Also known as: Paranoia (alternative title), Lobotomie (Canada, French title)
Release Date: January, 1990 (Avoriaz Fantastic Film Festival)
Directed by: Adam Simon
Written by: Charles Beaumont, Adam Simon
Music by: Peter Rotter
Cast: Bill Pullman, Bill Paxton, Bud Cort, George Kennedy, Nicholas Pryor, Patricia Charbonneau
Concord Pictures, New Horizons, 85 Minutes
“My brains are individuals – they’re special – they’re unique.” – Dr. Rex Martin
This film stars two of my favorite Bills but I had never seen it until now. I remember seeing the VHS box art at my local video stores though. It just never appealed to me back in the day and my appreciation for Bills Pullman and Paxton hadn’t completely blossomed in 1990.
Overall, this was a decent picture. I liked seeing both Pullman and Paxton in it, along with Bud Cort, who stole the scenes he was in, and the great George Kennedy. I also enjoyed Patricia Charbonneau, who I mostly only know as the kind scientist from RoboCop 2 but I was crushing hard on her in that movie when I was a wee little lad.
Anyway, this is a weird, trippy movie with a lot of mystery. Mostly, the story is a slow burn that builds up at the right speed but delivers just an okay conclusion.
This is one of those mindfuck movies though and they were really common at the time but unfortunately, this doesn’t come close to the better ones like Jacob’s Ladder or From Beyond.
The plot follows a neurosurgeon (Pullman) that specializes in brain malfunctions that cause mental illnesses. His high school buddy (Paxton), a yuppie businessman from a company called Eunice, asks for help in delving into the brain of a genius mathematician that turned into a psychotic. Really, they are trying to pry into his brain to reveal corporate secrets but the neurosurgeon starts to be effected by the horrors in the mind of the mathematician.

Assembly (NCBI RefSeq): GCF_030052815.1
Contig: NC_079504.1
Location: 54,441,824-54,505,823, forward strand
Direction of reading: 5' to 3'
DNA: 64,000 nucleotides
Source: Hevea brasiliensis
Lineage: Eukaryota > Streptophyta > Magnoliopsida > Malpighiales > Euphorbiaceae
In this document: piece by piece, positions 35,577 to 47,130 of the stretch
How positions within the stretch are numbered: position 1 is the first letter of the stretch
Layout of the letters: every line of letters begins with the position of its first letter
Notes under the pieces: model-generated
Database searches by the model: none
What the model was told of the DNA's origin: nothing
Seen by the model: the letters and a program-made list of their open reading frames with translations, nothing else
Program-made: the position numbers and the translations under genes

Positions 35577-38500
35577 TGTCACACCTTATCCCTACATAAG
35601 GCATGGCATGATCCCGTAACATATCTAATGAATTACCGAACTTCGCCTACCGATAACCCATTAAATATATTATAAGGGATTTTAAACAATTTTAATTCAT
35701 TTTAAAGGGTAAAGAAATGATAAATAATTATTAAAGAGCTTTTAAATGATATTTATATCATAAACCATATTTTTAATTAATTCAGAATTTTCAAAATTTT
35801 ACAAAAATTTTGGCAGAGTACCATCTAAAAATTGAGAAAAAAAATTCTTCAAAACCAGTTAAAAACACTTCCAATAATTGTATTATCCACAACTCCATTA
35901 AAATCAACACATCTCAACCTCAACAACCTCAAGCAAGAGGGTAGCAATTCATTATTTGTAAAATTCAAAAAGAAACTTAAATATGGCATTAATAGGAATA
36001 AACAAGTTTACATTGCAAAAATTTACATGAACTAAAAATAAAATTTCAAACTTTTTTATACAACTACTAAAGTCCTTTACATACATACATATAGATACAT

I wouldn’t call the ending satisfactory but the story was interesting enough to keep one engaged up to that point. But most of these mindfuck movies never really deliver anything profound and usually flounder at the climax.
This is a film that steadily builds suspense but comes up short in its final delivery. There’s nothing profound here and really nothing new either.
But this is carried by the performances of its leads and for that, it’s probably worth a watch for fans of this genre.
Pairs well with: Altered States, From Beyond, Re-Animator and Jacob’s Ladder.
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